Discussion / History

How Much Does a Grecian Urn? Humour, Philhellenism and the Greek Crisis

The last few weeks have seen a huge peak in Classical references appearing in the media. This is because, as political commentators have so regularly pointed out, we have just witnessed a Greek tragedy. They are referring not, regrettably, to the popularisation of the pointless neologism ‘Grexit1 but to the austerity measures imposed by Eurozone members on Greece as conditions for a new bailout loan. Recently, Wikipedia’s Greek Tragedy page even briefly listed ‘Tsipras’ as one of the major authors of the genre. Opinions on the recent agreement (sorry, ‘aGreekment’) are varied – extremely so – but on one thing it seems everyone can agree: it’s time to wheel out the Greek puns.

Perhaps it should be warming to a Classicist’s heart to see the ancient past feature so prominently in a modern political debate. There have certainly been some interesting allusions to Greece’s illustrious history and culture cropping up since the crisis first hit. However, after the umpteenth ‘Greek Tragedy’ headline this week, it’s hard to maintain the enthusiasm.

Private Eye 26/6/15

Corny Kouros jokes courtesy of Private Eye

Amid this sea of standard clichés, I have enjoyed the coverage provided by Private Eye, who have – as ever – managed to lampoon everyone else’s barrel-scraping puns, while also choosing some of the wittiest and insightful metaphors themselves. Their June 26th cover (pictured) may seem to set the bar pretty low for lame jokes (oh dear, there’s another), but at least it embraces the silliness. Inside more recent issues, this has been followed up in a similar vein in a satirical section entitled ‘The Timons of Athens,’ featuring headlines such as ‘Tsisipras defaults on boulder rolling obligation,’ ‘King Pyrrhus welcomes referendum victory’ and ‘Prometheus accepts punitive terms’ (after ‘borrowing’ fire from the Gods).

A lot of the puns are quite straightforward – King of the Gods, ‘zEUs;’ Jason claiming ‘I’ve been fleeced’ – but some require a little more familiarity from the reader with Greek myth and history: Tiresias is quoted as saying ‘I never saw this coming. They’re robbing me blind.’ ‘Tsisipras’ is punished by Merkel and the ‘EU-Menides – known as the Furies due to their anger at the thought of not getting their money back.’ Pyrrhus of Epirus belongs to one of the more obscure phases of Greek history, even if you have heard of his ‘Pyrrhic victories.’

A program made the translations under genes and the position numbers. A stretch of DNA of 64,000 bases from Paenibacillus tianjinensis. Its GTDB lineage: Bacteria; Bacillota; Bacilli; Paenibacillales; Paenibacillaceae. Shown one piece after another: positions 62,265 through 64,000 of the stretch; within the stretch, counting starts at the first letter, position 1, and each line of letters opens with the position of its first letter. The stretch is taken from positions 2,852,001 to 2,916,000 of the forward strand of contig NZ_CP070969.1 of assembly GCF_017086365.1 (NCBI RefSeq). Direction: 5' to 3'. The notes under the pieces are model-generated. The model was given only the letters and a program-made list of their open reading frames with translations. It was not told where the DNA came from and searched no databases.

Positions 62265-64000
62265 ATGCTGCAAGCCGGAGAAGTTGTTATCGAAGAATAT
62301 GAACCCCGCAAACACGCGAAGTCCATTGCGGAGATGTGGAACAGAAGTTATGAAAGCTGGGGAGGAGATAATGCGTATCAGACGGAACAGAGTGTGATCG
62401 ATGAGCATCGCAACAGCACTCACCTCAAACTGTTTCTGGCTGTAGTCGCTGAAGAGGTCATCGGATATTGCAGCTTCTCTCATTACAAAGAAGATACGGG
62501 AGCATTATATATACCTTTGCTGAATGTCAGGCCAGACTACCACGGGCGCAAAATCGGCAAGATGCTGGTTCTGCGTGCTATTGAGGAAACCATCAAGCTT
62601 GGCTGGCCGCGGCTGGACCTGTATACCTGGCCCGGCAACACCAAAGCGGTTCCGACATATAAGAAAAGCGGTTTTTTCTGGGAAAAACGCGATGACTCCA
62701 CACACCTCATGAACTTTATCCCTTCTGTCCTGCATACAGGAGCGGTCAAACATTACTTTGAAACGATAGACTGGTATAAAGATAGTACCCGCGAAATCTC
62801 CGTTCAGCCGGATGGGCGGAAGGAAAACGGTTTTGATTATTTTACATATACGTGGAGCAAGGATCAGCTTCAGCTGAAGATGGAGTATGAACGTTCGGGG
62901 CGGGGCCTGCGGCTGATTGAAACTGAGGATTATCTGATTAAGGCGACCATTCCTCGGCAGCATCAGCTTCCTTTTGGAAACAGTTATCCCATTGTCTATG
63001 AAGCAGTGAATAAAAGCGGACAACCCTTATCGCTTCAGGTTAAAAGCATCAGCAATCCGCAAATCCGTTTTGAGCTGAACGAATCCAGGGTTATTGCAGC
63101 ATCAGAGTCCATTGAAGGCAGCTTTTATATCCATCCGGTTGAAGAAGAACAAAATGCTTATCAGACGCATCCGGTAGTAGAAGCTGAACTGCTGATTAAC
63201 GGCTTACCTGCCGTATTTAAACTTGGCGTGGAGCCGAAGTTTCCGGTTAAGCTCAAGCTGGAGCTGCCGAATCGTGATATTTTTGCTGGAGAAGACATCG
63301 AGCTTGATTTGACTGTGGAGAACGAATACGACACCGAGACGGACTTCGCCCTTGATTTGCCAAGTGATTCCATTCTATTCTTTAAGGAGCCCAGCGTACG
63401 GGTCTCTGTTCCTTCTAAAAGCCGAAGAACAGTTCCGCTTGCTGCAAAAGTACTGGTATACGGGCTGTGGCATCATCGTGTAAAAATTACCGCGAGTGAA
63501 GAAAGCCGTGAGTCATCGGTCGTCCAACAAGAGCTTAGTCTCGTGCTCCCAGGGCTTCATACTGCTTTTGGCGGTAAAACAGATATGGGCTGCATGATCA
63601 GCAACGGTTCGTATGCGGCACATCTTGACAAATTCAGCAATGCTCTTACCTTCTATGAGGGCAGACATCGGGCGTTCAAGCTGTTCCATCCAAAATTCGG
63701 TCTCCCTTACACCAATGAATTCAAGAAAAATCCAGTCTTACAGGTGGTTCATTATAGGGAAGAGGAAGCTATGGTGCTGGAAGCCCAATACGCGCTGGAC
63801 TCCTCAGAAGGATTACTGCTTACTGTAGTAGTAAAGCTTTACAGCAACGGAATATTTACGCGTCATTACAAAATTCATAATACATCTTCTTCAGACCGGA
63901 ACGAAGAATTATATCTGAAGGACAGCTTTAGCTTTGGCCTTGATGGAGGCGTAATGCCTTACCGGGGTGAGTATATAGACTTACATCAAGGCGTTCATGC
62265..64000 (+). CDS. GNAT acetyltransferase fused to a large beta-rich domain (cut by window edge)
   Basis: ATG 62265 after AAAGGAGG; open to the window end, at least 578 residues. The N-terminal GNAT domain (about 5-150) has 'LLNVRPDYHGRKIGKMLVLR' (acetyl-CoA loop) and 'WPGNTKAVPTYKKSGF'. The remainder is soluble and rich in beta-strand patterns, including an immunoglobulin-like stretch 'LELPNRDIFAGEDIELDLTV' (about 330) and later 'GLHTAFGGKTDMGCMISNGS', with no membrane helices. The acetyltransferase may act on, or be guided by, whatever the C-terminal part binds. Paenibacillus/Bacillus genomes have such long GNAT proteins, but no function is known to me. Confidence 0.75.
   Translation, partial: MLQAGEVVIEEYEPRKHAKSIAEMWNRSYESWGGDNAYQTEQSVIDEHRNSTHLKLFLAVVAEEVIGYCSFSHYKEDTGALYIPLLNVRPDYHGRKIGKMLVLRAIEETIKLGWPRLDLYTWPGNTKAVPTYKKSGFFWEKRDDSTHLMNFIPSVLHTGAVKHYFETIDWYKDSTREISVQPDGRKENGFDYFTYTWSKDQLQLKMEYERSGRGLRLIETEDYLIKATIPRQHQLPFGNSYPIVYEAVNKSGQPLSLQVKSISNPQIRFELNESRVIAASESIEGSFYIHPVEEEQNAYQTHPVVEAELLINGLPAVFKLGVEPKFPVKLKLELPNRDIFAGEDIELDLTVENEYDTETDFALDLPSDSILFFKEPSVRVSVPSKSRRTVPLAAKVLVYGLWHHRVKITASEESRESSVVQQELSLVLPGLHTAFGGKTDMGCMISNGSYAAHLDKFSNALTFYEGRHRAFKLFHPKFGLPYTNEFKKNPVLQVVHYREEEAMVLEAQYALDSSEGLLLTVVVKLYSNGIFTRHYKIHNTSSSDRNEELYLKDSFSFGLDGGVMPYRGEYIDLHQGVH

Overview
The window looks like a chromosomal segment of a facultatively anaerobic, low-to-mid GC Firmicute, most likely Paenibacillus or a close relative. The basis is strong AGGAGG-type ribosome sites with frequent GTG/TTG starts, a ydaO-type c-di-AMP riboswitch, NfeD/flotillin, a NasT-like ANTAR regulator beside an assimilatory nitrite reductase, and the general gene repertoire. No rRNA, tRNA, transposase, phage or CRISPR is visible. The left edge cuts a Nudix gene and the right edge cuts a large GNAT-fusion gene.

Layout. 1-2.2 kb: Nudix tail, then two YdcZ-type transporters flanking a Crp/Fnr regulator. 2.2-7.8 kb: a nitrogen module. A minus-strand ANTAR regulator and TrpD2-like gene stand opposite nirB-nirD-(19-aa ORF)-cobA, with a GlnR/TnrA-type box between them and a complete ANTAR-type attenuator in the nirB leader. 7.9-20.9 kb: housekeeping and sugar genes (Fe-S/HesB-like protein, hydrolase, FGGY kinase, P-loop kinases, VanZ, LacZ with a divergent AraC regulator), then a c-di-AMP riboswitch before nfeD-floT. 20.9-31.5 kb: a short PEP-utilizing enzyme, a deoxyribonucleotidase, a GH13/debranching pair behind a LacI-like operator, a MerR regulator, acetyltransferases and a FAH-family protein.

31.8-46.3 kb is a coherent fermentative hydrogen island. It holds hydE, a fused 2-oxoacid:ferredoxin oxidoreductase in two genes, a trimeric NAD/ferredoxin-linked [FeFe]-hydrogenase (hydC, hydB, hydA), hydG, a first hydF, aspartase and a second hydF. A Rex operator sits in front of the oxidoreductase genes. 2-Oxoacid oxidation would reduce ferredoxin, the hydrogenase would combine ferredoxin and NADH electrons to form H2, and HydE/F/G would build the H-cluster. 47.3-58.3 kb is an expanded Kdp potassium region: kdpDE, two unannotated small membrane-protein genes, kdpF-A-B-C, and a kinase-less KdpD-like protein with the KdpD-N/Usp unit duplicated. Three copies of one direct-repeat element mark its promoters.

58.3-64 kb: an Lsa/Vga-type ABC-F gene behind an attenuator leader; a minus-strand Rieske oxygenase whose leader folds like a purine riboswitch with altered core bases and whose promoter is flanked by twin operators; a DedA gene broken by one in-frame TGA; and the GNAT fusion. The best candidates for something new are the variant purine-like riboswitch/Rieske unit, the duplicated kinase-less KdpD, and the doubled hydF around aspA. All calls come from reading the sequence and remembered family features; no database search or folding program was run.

It’s not just the ‘specialist’ humour that appeals to me though: what is so good about these pieces is the way they not only satirise the mainstream media’s obsession with (pointless) links to the Classical past but also provide apposite and sympathetic analogies for the current situation. This isn’t just empty humour or facetious word-association.

In fact, the mainstream Classical references to the Greek crisis can be criticised for much worse, as argued recently by Johanna Hanink (a former Cambridge postgrad, no less) in an article for Eidolon. Such lazy references can often reveal a quite limited understanding of what is a very complex situation: worse, some calls to Classical precedent are simply irrelevant – even those offered by ‘professionals.’ Hanink cites a recent segment on BBC Radio 4’s Broadcasting House programme (starting 12 minutes in), where two Classical scholars were shipped in to discuss what lessons ancient economic crises could teach us about modern Greece. There were few: unsurprisingly Solon’s seisachtheia and Themistocles’ attempts to strong-arm the island of Andros were very little help in shedding light on the Eurozone crisis.

Even the experts themselves seemed a little baffled as to why they were there. Neither seemed able to provide a convincing answer as to whether those who have “studied these classics” should (or do) “feel the pain of the modern Greeks in a different way to other observers,” the question which prompted Hanink’s own thinking on the subject. However well-intentioned, not only did this segment come across as frivolous and irrelevant, but juxtaposed with interviews with desperate and anguished Greek voters faced with extreme personal hardship, it seemed downright insensitive. In a similar vein, Hanink also notes another BBC piece on how Stoicism might help modern Greeks: the suggestion that the 23.1% of Greeks living below the relative poverty threshold “may have it bad, but it beats banishment to Gyaros – beats it by a long shot” is almost comically inappropriate.